For a relaxing, scenic walk along the coastline away from the crowds in Haeundae, visit Igidae Park. Along the coastal walk you have views of Haeundae Beach across the water, Gwangali Bridge, and the city’s skyscrapers. You only need about and hour or more to enjoy walking along the casual coastline. There are small bridges that take you from boulder to boulder and even resting places to stop and enjoy the view and take photos. If you’re in the mood, pack a bottle of makgeolli and enjoy the beauty like a local.
Free Kayaking at Gwangalli Beach and Suyeong River
Not a lot of foreigners seem to know about this, but from May until October you can enjoy kayaking for absolutely FREE at Gwangalli Beach and the Suyeong River!
Gwangalli Beach is famous throughout Korea for it’s diamond bridge that illuminates at night. Now you can see it from a totally new angle by kayaking around the bay. For a more urban kayaking experience, head to Suyeong River were you can kayak between some of Busan’s most iconic buildings, in the Centum City area.
To book your free kayak experience, visit this website. The information is all in Korean, so you may need to ask a Korean friend to help you. You can also call them on (051) 743-5589. The centre is open from 9am to 5pm from Wednesday to Sunday.
Dongnae Eupsong Fortress and Ancient Burial Mounds
Tucked away in the middle of the Dongnae district of Busan are two of the best kept secrets the city has to offer: Dongnae Eupseong Fortress and Ancient Burial Mounds. Battles with foreign invaders destroyed the wall over time, but the wall has been rebuilt and is now the site of a beautiful park. One of my favorite things to do is climb up the stairs along the fortress and sit on the edge of the wall, overlooking the bright green burial mounds below.
The Bokcheon Museum lies within the complex and offers free admission. Inside the museum you can see interesting finds from the excavation of the tombs. Be sure to walk around the tombs, sit in the lush grass and take in the impressive views of the city.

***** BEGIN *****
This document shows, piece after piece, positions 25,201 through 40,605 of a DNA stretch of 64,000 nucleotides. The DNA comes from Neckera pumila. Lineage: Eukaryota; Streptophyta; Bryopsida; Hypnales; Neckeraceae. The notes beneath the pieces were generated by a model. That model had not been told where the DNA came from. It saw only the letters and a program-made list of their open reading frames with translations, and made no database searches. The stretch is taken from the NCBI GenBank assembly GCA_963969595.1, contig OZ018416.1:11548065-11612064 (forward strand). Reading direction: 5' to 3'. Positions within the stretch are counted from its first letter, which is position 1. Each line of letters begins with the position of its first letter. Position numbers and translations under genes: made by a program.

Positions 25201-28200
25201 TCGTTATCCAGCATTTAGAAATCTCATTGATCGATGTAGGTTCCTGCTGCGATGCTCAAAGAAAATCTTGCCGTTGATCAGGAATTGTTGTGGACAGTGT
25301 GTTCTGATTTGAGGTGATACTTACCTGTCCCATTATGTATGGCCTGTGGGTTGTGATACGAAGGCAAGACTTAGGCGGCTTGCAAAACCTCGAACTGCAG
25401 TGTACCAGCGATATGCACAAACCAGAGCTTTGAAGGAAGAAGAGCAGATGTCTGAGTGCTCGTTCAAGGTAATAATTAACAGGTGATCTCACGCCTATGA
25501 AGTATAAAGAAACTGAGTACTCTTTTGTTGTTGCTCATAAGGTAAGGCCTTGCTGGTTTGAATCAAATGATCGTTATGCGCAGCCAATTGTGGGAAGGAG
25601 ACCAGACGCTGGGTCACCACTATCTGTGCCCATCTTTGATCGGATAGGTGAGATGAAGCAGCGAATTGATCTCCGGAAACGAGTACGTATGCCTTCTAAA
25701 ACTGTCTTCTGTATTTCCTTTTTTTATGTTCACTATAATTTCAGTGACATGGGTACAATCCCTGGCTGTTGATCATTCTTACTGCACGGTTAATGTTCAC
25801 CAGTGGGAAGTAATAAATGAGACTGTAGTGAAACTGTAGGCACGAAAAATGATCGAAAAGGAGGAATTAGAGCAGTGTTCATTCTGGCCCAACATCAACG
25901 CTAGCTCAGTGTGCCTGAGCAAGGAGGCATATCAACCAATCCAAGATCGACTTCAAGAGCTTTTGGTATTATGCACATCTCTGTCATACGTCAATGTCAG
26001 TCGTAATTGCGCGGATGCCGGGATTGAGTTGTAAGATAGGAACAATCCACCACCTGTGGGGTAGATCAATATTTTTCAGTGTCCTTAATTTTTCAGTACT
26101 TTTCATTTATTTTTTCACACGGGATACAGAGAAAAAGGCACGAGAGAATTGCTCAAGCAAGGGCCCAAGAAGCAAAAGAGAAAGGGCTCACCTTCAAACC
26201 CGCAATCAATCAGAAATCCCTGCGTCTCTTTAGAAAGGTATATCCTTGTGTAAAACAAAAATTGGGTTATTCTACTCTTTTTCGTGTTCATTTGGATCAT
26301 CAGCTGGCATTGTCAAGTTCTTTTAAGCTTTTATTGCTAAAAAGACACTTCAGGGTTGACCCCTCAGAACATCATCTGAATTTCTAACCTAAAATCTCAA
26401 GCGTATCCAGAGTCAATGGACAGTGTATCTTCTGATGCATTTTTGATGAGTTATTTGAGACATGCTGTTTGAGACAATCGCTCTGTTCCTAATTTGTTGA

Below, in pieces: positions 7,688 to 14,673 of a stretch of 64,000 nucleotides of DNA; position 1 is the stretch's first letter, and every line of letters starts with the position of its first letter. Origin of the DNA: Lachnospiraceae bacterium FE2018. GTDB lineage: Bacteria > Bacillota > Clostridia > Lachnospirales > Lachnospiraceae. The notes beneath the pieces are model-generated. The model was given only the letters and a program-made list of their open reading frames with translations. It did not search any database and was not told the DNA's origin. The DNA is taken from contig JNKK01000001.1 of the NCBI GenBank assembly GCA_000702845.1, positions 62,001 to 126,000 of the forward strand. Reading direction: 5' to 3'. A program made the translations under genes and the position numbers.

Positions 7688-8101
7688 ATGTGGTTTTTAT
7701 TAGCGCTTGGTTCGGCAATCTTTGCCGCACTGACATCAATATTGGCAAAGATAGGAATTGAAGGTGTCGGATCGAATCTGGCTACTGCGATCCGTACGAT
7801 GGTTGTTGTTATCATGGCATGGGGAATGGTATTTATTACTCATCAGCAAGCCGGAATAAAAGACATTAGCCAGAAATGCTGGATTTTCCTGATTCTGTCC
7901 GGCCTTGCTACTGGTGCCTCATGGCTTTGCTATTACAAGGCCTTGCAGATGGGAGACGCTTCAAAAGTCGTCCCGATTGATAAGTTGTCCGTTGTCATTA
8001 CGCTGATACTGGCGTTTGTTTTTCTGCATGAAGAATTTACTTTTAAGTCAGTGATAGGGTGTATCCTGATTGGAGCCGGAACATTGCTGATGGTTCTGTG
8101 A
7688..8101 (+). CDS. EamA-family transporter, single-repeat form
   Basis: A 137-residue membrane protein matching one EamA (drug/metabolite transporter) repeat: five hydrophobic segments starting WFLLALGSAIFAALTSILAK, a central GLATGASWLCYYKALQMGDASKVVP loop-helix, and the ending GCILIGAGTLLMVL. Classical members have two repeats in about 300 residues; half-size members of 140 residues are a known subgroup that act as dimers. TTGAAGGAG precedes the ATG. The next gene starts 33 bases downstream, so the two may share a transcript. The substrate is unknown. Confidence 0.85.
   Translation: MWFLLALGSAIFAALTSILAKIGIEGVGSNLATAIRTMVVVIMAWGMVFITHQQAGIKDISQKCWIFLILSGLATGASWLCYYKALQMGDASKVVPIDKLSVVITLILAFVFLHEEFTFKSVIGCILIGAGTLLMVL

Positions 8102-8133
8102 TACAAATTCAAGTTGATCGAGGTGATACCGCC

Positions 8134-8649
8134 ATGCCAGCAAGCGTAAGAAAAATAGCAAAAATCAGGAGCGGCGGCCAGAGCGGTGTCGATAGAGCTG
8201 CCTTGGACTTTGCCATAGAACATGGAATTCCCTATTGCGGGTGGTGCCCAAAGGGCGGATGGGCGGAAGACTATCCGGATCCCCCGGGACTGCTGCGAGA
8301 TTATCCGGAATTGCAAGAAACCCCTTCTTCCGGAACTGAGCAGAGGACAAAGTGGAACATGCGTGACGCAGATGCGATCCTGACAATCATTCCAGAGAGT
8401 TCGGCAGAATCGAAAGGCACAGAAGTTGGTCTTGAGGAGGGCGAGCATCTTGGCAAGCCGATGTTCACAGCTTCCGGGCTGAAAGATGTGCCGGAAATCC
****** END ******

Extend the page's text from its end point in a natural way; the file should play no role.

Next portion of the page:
Get Lost Among Umbrellas at Haeundae Beach
The most famous of all Korea’s beaches, Haeundae can attract up to 1 million visitors on its busiest summer days! While I wouldn’t recommend it as a place to relax and get lost in book, it’s definitely a unique cultural experience. With amateur photoshoots taking place at every corner, couples in matching clothing strolling along the waterside and fully clothed Koreans going for a dip in the ocean, it will probably be one of the most memorable beach trips of your life. The things I see at Haeundae never fail to take me by surprise!
For the perfect beach day grab yourself an umbrella, get some fried chicken and beer delivered to your sun lounger, and do some of the best people watching you’ll ever do in your life! (Edit- while wandering around the beach is free, obviously renting an umbrella and getting fried chicken isn’t!)
Dalmaji hill is a beautiful little hike from Haeundae Beach filled with quaint coffee shops and restaurants. At the very top of the hill, you find yourself in the midst of a traditional market selling everything from trinkets to Korean clothing and toys. On your way up the hill, there are various lookout points for photo opportunities where you can catch a breathtaking view of Haeundae Beach and the surrounding mountains. Although Spring is the best time to enjoy Dalmaji Hill’s cherry blossoms, it still has it’s charm through all seasons.
Chelsea is an expat who lives and teaches in Busan- so you can be sure that she is an expat! For lots more inspiration for things to do around the city, check out her blog, Chelssology! She’s also on Instagram where she shares lots of beautiful snaps of Korea.
Unidentifiable seafood, as well as sweet treats and Korean street food classics await you at Haeundae market. While this market often plays second fiddle to it’s famous big sister, Jagalchi Market, it’s definitely worth a visit.
This is one of the best places in the country to sample the famous live octopus- if you’re brave enough! People travel from all over the country to taste Busan’s famously fresh seafood, so you should definitely take advantage while you’re here. For those on a budget, or who aren’t such a fan of unknown ocean creatures, grab yourself some tteokboki and marvel at the chaos that surrounds you.
To read more about all the things you can see at Haeundae Market, check out this post here.
So, as you can see, there is absolutely plenty for budget travellers to do in Busan. I’m sure that there are so many more things than we’ve already mentioned here. If you know something amazing and FREE to do in Busan, leave me a comment and let me know all about it!
Want to find some accommodation in Busan for under 10,000 won per night? Check out these properties!
(Prices may vary from season to season.)